/* maybe call a function */
            modelBuild( attr );

        }
    );
}

// modelBuild() is now only available to other functions inside this module

function modelBuild( attr : string ){

    /* do something */
    $('.model').attr('attr', attr).addClass('is-visible');

}

It’ll depend on how you intend to use various functions as to how you organize and expose them inside of your modules. There’s also a default export that looks like this:


export function default(){
    /* things to do */
}

When is one appropriate and not the other? That’s largely dependant on your use-case, and somewhat dependant on your style preferences. But depending on what you choose, it will also impact how you import these modules into another script.

Note: Mozilla does a good job of documenting those and explaining the import syntax.

What about classes?

For the purposes of this article, I’ve focused on functions, but classes work essentially the same way. Obviously you’ll replace function with class, and follow the rules for constructing a class, but the export/import works the same.

Importing a Module

So let’s take a look at how we import modules so that their functions are available for use.

Let’s look at our scripts.ts file again.

/* scripts.ts */

// importing a named export with brackets

import { modelOpen } from './model.module';

$('document').ready( function(){

    modelOpen();

});

You’ll notice how I’ve imported the function by name. I’m using brackets here because that export was named inside the module.

Note: If you use the default export syntax, you’ll need to assign a name to your import without the brackets like this:

/* scripts.ts */

// importing a default export and assigning the name here without 

import modelOpen from './model.module';

$('document').ready( function(){

    modelOpen();

});

Using Require.js

You might be thinking, but Josh, why would I want to use Require.js when Webpack seems to be taking over the world? Fair question. From my perspective, there are two situations in which Require.js makes a lot of sense.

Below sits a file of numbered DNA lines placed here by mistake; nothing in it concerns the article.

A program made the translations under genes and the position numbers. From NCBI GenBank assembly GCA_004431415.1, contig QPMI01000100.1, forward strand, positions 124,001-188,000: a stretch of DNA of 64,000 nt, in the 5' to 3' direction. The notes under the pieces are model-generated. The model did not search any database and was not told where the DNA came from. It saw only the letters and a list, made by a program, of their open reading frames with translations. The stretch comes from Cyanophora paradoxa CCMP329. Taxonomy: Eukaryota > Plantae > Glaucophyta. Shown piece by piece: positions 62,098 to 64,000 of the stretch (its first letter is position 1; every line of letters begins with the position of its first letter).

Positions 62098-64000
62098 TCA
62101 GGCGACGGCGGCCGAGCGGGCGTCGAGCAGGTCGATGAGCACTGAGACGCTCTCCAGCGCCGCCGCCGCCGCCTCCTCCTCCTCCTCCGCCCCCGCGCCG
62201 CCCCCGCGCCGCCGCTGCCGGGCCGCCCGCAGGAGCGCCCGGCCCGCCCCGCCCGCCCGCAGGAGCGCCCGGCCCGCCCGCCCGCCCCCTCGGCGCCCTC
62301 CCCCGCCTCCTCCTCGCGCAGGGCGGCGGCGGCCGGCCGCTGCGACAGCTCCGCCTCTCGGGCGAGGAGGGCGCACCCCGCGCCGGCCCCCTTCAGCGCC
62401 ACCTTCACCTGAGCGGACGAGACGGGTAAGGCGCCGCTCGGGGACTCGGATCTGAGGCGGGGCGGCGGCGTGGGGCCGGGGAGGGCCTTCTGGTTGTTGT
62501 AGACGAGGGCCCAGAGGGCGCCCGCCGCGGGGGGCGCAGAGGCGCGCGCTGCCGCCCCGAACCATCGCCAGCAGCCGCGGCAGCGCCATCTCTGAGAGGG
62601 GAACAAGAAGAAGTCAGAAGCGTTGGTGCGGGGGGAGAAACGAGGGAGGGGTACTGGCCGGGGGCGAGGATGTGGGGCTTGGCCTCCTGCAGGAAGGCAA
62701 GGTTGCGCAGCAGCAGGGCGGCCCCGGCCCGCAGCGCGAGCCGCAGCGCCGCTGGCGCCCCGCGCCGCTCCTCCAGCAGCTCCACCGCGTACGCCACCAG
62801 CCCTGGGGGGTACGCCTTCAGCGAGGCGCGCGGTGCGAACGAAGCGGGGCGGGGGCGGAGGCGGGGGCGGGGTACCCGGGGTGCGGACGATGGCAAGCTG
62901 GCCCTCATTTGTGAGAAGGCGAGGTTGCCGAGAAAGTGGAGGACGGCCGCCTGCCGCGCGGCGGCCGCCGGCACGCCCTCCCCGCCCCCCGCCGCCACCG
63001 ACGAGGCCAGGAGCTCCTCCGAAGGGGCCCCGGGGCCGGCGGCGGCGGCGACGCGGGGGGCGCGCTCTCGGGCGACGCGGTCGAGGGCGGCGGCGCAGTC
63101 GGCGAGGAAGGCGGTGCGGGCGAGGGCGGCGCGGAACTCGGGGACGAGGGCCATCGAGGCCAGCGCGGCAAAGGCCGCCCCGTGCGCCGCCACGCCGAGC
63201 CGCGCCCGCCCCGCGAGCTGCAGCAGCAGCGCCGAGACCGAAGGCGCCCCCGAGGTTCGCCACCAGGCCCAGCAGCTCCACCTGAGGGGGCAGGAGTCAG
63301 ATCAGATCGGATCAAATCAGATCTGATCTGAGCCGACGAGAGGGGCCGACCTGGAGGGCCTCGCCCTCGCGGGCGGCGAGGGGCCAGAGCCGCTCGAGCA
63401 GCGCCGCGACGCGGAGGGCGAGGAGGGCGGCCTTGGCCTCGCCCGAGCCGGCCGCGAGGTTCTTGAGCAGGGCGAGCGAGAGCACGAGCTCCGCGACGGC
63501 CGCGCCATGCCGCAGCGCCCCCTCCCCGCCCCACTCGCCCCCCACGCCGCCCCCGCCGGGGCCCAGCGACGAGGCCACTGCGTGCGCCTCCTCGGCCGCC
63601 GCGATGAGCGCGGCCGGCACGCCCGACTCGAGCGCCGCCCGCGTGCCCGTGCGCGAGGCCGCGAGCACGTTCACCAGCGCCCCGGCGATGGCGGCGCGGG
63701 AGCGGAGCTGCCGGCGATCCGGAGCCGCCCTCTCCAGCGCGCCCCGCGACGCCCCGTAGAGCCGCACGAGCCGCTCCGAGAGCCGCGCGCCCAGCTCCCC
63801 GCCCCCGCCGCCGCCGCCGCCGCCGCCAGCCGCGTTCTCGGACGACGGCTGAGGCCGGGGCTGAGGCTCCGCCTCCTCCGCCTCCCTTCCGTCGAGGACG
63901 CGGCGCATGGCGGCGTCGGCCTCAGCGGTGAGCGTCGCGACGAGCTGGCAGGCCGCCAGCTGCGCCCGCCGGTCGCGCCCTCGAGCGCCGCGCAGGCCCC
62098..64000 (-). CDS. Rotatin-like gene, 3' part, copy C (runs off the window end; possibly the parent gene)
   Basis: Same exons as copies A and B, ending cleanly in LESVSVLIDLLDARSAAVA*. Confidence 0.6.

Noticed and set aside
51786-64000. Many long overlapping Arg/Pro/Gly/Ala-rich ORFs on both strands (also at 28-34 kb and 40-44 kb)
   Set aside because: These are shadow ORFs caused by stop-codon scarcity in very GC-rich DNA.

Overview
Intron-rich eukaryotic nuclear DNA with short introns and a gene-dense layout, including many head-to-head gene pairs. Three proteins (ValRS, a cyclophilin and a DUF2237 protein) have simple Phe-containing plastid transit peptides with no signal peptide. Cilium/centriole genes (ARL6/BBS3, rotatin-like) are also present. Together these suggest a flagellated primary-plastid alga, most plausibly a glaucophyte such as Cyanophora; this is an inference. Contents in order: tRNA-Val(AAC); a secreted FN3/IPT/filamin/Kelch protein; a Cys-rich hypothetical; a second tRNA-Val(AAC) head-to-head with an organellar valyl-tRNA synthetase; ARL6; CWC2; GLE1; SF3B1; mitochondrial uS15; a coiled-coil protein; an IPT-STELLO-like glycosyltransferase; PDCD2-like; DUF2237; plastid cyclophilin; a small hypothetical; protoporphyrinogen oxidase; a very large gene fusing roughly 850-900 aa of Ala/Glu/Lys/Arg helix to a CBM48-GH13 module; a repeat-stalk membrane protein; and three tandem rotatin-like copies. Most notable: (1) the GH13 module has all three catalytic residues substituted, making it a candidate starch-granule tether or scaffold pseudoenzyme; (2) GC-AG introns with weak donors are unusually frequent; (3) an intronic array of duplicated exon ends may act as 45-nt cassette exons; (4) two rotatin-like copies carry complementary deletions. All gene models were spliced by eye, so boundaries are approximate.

1. You want to dip your toes into modularizing JS and don’t want to bother rolling a webpack config.
  2. You already have a build pipeline/task-runner on the project that you don’t want to convert to webpack (think Gulp or Grunt). Require.js is easy to add-on in these situations.

Assuming you’ve already got your transpiler and build process set up, you should be able to integrate require.js with relative ease.

After downloading the script, add it to your top-level scripts directory. For our purposes we’ll call that /js.

Next, remove whatever scripts you’re referencing in your HTML and replace them with Require.js.

<script data-main="js/scripts.js" src="js/require.js" async></script>

You’ll notice the script tag has an attribute called data-main. This tells require.js where the “entry point” for your scripts is located. In our example, our entry point is scripts.js, as that’s where we’re including our modules.

jQuery

If your project uses jQuery, an easy way to include it is to ensure jQuery is named “jquery.js” and is located at the root of whatever directory require.js is located in. For example: /js/jquery.js

Require.js automatically looks through it’s siblings for jquery, and if it exists, creates a module named jquery.

Importing the library is as easy as:

import * as $ from jquery;

This syntax looks a little different than what we covered above. Whenever a javascript file includes many functions, you can include them all as a scoped namespace using import * as (namespace) from (module). The * wildcard let’s our transpiler know that we want the entire contents of that module.

Learn more about using jQuery with Require.js here.

Testing & Conclusion

Ensuring your modules are being imported properly will be very apparant, either via intellisense in VSCode (or something like it), or at very least inside the console at runtime.

If you’re using a framework, componentizing your scripts is likely baked in. But if you’re not, using modules are a real gift when adding a JavaScript layer to your project.

Questions? Ideas? Connect with me on Twitter @joshmobley.